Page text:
Encyclopedia of GIS

2017 Edition
| Editors: Shashi Shekhar, Hui Xiong, Xun Zhou

Spatial Survival Analysis

  • Benjamin M. TaylorEmail author
Reference work entry
DOI: https://doi.org/10.1007/978-3-319-17885-1_1639

Synonyms

Definition

The statistical modeling of censored time-to-event data is the realm of survival analysis; when such data can be located in space and there is scientific interest in understanding the spatial variation in survival outcomes, a spatial survival analysis is performed. The concept of censoring is what makes survival data statistically interesting: for each observation in our dataset, we either observe the time of an event (such as death, disease progression, successful treatment, etc.) or the time or interval of time in which the observation was lost to follow-up. The observations that are lost to follow-up are the censored observations. Spatial survival analysis combines techniques from geostatistics and survival analysis to answer scientific questions like: where in space is the rate of events unusually high (or low)?

Historical Background

Survival analysis per se has a long tradition in the medical sciences, the...

This is a preview of subscription content, log in to check access.

Notes

Acknowledgements

The author is very grateful to Professor Robin Henderson for allowing him to access and use an anonymized version of the leukemia data from Henderson et al. (2002). These data were used to produce figures1–3.

References

  1. Aalen O (1978) Nonparametric inference for a family of counting processes. Ann Stat 6(4):701–726MathSciNetzbMATHCrossRefGoogle Scholar
  2. Banerjee S, Carlin BP (2002) Case studies in Bayesian statistics. Spatial semi-parametric proportional hazards models for analyzing infant mortality rates in Minnesota counties, chapter 6 Springer, New York, pp 137–151Google Scholar
  3. Banerjee S, Carlin BP (2003) Semiparametric spatio-temporal frailty modeling. Environmetrics 14(5): 523–535CrossRefGoogle Scholar
  4. Banerjee S, Carlin BP (2004) Parametric spatial cure rate models for interval-censored time-to-relapse data. Biometrics 60(1):268–275MathSciNetzbMATHCrossRefGoogle Scholar
  5. Banerjee S, Carlin BP, Gelfand AE (2014) Hierarchical modeling and analysis for spatial data, 2nd edn. Chapman and Hall/CRC, Boca RatonzbMATHGoogle Scholar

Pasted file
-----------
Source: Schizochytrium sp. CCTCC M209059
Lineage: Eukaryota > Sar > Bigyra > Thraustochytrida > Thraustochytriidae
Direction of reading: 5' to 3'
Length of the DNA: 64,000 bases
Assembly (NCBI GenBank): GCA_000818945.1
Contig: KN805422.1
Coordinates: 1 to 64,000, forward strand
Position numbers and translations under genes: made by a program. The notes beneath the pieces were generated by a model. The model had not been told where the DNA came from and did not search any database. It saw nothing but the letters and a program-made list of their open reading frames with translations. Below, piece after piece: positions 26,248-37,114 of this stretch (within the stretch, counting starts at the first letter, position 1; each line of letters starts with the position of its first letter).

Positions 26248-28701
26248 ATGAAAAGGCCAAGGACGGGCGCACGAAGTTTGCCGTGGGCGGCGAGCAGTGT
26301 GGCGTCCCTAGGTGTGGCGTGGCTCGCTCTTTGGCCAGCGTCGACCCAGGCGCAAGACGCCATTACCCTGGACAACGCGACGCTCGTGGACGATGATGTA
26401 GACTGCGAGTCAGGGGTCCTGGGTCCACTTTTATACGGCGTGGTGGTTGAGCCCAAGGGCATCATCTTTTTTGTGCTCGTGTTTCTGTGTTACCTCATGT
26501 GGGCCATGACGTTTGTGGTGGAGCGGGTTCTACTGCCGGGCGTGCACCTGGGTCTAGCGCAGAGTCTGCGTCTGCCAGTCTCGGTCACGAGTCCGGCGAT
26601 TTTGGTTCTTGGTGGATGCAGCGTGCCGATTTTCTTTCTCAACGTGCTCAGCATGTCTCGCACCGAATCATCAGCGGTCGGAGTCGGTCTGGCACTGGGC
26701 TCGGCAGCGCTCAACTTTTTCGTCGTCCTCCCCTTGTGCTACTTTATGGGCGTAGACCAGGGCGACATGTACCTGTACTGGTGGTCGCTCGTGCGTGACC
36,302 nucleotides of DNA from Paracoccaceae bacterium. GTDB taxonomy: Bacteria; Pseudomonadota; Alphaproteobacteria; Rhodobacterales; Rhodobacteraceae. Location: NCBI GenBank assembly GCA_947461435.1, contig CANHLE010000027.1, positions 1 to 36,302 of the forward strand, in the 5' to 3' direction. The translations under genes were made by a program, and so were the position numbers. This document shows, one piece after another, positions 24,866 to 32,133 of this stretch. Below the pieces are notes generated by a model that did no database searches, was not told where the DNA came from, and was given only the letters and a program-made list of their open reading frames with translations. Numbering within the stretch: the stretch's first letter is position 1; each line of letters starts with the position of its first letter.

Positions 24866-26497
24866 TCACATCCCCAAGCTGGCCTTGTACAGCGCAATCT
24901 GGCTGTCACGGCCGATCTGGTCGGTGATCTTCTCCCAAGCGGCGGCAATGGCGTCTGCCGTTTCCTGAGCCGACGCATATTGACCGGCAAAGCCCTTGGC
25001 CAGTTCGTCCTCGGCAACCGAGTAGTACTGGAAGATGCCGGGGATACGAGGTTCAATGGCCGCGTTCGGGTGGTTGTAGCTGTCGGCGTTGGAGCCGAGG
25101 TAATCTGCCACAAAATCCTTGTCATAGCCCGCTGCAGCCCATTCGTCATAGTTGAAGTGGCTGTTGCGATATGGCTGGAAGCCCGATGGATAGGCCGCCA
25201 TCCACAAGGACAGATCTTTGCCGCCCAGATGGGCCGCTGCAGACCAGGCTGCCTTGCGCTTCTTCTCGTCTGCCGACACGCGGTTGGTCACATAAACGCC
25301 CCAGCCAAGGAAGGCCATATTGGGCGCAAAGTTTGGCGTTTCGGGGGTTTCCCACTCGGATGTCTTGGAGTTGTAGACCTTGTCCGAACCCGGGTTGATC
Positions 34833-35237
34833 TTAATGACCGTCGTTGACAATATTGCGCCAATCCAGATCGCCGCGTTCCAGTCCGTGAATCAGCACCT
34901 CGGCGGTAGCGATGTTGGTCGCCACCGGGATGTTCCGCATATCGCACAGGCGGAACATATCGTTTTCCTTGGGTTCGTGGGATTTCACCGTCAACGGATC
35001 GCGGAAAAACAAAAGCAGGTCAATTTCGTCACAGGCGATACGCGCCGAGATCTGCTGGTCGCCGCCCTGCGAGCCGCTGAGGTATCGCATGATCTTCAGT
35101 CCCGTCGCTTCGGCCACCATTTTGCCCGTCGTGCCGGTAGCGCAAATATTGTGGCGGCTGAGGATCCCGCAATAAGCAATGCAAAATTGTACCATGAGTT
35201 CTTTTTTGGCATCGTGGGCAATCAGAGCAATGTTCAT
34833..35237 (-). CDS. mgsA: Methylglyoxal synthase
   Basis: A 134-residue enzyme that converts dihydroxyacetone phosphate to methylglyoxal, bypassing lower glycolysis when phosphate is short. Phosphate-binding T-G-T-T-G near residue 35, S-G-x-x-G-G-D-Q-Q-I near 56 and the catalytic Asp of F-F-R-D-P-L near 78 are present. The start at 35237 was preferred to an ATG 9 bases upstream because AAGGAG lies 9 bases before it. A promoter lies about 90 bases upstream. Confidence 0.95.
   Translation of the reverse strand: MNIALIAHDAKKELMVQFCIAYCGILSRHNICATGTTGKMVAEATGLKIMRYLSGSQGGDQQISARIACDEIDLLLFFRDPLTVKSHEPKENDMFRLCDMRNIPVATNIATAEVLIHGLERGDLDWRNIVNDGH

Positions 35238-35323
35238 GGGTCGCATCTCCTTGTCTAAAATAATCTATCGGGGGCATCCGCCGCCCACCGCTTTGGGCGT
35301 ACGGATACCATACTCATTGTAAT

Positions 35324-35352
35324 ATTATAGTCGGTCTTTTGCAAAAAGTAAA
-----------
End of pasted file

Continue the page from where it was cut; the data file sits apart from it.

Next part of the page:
6. Banerjee S, Dey DK (2005) Semiparametric proportional odds models for spatially correlated survival data. Lifetime Data Anal 11(2):175–191MathSciNetzbMATHCrossRefGoogle Scholar
  7. Banerjee S, Wall MM, Carlin BP (2003) Frailty modeling for spatially correlated survival data, with application to infant mortality in Minnesota. Biostatistics 4(1):123–142zbMATHCrossRefGoogle Scholar
  8. Besag J (1974) Spatial interaction and the statistical analysis of lattice systems. J R Stat Soc Ser B (Methodol) 36(2):192–236MathSciNetzbMATHGoogle Scholar
  9. Besag J, Kooperberg C (1995) On conditional and intrinsic autoregression. Biometrika 82(4):733–746MathSciNetzbMATHGoogle Scholar
  10. Besag J, York JC, Mollie A (1991) Bayesian image restoration with two applications in spatial statistics. Ann Inst Stat Math 43:22–24MathSciNetzbMATHGoogle Scholar
  11. Bhatt V, Tiwari N (2014) A spatial scan statistic for survival data based on Weibull distribution. Stat Med 33(11):1867–1876MathSciNetCrossRefGoogle Scholar
  12. Brix A, Diggle PJ (2001) Spatiotemporal prediction for log-Gaussian Cox processes. J R Stat Soc Ser B 63(4):823–841MathSciNetzbMATHCrossRefGoogle Scholar
  13. Cox DR (1972) Regression models and life-tables. J R Stat Soc Ser B 34(2):187–220MathSciNetzbMATHGoogle Scholar
  14. Cox DR, Oakes D (1984) Analysis of survival data. Chapman & Hall/CRC monographs on statistics & applied probability. CRC Press, London/New YorkGoogle Scholar
  15. Darmofal D (2009) Bayesian spatial survival models for political event processes. Am J Polit Sci 53(1):241–257CrossRefGoogle Scholar
  16. Diva U, Dey DK, Banerjee S (2008) Parametric models for spatially correlated survival data for individuals with multiple cancers. Stat Med 27(12):2127–44MathSciNetCrossRefGoogle Scholar
  17. Henderson R, Shimakura S, Gorst D (2002) Modeling spatial variation in leukemia survival data. J Am Stat Assoc 97:965–972MathSciNetzbMATHCrossRefGoogle Scholar